The microfinance sector in India grew at an astonishing pace and so has been the climb down. The past 18-months have been one of the toughest time for microfinance institutions (MFI) as the access to capital has been scarce. The awaited Bill on microfinance is widely expected to bring solace to the sector. However, according to Unitus Capital, an established player in raising capital for MFIs, positive change is already happening in the country. Eric Savage, Co-Founder & President of Unitus Capital tells Raghuvir Badrinath that while there will be no sea change in how banks view the MFI sector, there will be at least one less hurdle to cross. Edited excerpts:
Everyone is waiting with baited breath about when and how the proposed Microfinance Bill will be passed. How do you think it will change the way how MFIs raise resources, which is the most critical aspect now?
While the funding from banks for MFIs has been much slower than normal during the past 15 months, it has recovered over the past six months as the regulatory situation improved. We are working with more than fifty different banks and most of them have made some loans to MFIs recently. There are a number of banks who are relatively negative and waiting for the Bill. MFIs are now perceived not to have that positive halo which was there two years ago and the pending regulation is another excuse for delaying. What the Bill will make obvious the current reality that there is already a proper governing body in place and that another Andhra Pradesh-like situation will not be tolerated. This will remove the last excuse for avoiding sanctioning credits to MFIs.
While that aspect relating to debt will be more or less addressed, what are the concerns for MFIs on the equity side?
It is not that bad, as many investors realise that the AP crisis has caused valuations reduce significantly. This has facilitated a very attractive buying opportunity… We continue to see equity investor interest albeit somewhat cautious.. During the past 12 months there have been a handful of notable equity deals. An aspect which is heartening is that many global funds are increasingly looking at India microfinance sector for investment. CVC, FMO from Denmark, Shorecap, IFC, Danish Microfinance Partners, Caspian, Elevar, Lok, Wolfensohn Capital Advisors and BlueOrchard are some of the investors who have taken advantage of the current opportunity to invest at this attractive time in high quality MFIs such as Janalakshmi, Satin, Arman, Bandhan, Utkarsh and Ujjivan. Over the next 12 months, I would expect there will be close to Rs 500 crore equity infusion into MFIs, in addition to the Rs 400 crore fund raise SKS Microfinance has announced. Certainly, it would be great if Indian HNIs also start to look at this sector actively to make an impact on poverty and take advantage of the present investment opportunity.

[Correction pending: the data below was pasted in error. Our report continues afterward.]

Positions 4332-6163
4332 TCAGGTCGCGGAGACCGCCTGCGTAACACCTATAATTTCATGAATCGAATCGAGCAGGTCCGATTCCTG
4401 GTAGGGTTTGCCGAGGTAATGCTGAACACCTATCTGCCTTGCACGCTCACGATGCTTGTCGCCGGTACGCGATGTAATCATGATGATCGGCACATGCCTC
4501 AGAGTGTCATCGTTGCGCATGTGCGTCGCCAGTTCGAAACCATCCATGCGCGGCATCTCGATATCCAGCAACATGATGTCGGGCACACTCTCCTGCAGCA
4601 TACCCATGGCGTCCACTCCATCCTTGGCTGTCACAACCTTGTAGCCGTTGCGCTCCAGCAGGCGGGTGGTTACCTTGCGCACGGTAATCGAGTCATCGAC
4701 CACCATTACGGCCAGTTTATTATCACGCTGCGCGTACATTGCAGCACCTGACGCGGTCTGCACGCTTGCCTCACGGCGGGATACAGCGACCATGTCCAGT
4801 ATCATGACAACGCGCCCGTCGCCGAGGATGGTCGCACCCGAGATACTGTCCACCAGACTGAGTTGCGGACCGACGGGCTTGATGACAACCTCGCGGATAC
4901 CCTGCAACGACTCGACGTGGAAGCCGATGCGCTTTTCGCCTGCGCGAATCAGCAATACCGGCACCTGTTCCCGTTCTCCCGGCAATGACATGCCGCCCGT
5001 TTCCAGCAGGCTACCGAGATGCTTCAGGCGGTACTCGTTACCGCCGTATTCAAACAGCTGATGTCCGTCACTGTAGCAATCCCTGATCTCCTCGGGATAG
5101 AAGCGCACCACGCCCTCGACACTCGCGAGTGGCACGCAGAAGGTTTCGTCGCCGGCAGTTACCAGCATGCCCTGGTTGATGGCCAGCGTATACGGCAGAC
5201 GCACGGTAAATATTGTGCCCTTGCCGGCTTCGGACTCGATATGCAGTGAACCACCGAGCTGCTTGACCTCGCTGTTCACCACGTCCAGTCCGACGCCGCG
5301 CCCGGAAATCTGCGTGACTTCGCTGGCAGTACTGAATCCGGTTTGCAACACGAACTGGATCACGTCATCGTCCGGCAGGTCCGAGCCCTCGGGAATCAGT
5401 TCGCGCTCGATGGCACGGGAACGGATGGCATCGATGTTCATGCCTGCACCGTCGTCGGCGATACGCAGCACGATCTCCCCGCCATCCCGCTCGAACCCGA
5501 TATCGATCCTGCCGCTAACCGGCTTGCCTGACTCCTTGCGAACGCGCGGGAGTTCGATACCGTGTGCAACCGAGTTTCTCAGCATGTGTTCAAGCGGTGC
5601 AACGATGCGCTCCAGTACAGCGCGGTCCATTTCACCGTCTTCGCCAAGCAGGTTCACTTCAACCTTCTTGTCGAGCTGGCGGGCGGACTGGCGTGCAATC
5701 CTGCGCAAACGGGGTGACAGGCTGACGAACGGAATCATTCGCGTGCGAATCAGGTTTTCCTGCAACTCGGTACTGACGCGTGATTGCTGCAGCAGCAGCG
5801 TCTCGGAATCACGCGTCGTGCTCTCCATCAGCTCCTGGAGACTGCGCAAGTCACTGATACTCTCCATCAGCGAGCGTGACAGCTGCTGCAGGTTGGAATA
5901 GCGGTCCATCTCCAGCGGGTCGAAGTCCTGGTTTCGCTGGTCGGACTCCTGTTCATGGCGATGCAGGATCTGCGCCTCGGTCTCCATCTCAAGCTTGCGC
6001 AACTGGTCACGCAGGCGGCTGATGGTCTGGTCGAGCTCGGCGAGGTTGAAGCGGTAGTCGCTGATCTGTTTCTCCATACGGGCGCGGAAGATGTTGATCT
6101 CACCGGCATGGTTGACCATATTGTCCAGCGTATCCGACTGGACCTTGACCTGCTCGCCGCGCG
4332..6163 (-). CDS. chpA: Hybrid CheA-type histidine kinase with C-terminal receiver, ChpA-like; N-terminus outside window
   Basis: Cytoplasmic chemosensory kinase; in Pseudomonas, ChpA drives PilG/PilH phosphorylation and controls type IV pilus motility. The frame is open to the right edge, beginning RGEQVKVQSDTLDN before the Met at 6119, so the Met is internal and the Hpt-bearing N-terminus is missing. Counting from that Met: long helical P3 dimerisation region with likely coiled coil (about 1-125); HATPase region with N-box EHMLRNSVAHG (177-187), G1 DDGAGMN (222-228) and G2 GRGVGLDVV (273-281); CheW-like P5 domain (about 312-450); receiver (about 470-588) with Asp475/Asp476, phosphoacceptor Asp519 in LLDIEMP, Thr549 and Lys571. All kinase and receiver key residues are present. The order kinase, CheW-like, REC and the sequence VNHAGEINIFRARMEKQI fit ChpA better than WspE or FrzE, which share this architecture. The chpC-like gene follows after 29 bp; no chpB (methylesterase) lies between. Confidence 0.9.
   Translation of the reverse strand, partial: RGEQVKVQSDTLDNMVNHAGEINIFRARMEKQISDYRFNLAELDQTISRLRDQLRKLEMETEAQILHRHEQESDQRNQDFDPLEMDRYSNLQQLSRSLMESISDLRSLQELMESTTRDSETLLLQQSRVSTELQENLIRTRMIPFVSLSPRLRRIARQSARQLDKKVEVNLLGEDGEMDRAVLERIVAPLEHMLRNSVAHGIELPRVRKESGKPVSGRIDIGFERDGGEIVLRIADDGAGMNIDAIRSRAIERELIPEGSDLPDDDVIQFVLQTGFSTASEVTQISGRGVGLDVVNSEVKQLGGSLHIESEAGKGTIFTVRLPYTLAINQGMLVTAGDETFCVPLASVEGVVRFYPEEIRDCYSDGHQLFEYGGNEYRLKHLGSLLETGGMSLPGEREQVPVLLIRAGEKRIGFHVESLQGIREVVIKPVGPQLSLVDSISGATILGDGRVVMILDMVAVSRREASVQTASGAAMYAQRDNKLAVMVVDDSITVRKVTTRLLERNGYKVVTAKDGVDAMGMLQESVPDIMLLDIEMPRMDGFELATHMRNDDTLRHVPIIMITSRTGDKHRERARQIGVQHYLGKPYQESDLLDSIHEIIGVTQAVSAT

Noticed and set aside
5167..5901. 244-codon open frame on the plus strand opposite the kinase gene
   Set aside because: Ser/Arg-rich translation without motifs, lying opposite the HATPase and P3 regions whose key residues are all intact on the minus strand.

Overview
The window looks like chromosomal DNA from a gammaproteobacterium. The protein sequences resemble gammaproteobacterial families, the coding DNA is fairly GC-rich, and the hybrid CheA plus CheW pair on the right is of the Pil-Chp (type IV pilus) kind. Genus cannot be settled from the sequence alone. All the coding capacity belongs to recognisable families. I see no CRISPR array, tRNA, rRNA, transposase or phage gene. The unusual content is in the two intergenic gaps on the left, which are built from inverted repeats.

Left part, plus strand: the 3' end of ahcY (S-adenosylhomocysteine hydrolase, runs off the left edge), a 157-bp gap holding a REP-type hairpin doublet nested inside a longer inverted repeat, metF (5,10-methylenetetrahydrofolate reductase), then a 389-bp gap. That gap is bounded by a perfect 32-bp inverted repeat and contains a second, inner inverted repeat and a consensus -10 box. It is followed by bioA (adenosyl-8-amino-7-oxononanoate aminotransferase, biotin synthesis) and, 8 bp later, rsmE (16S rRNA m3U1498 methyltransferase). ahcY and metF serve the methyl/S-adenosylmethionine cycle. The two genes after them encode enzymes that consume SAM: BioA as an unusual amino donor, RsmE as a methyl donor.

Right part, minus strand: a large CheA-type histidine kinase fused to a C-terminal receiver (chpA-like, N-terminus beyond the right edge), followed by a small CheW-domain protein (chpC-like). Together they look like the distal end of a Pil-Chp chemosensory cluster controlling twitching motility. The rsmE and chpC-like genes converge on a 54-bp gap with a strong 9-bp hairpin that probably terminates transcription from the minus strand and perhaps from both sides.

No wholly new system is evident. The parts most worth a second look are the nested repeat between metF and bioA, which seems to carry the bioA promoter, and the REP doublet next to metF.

Given the context that both the engines - debt and equity - will start kicking in shortly, how do you think MFIs should build on this hope?
Having built up the mass and scale, how do you think MFI sector will consolidate going further?
We expect that private equity investors will get their exits primarily through sales of their stakes to other PE funds or sales of the companies to other financial services companies. Mergers with other MFIs are likely to be muted in the near term as there are many strong personalities that make potential mergers challenging. The identity of the promoter is tied to the organisation. What we anticipate is that some of the MFIs are ideal targets for large NBFCs which are interested in banking licenses as RBI guidelines stress financial inclusion as one of the key parameters while granting the licences as and when that happens.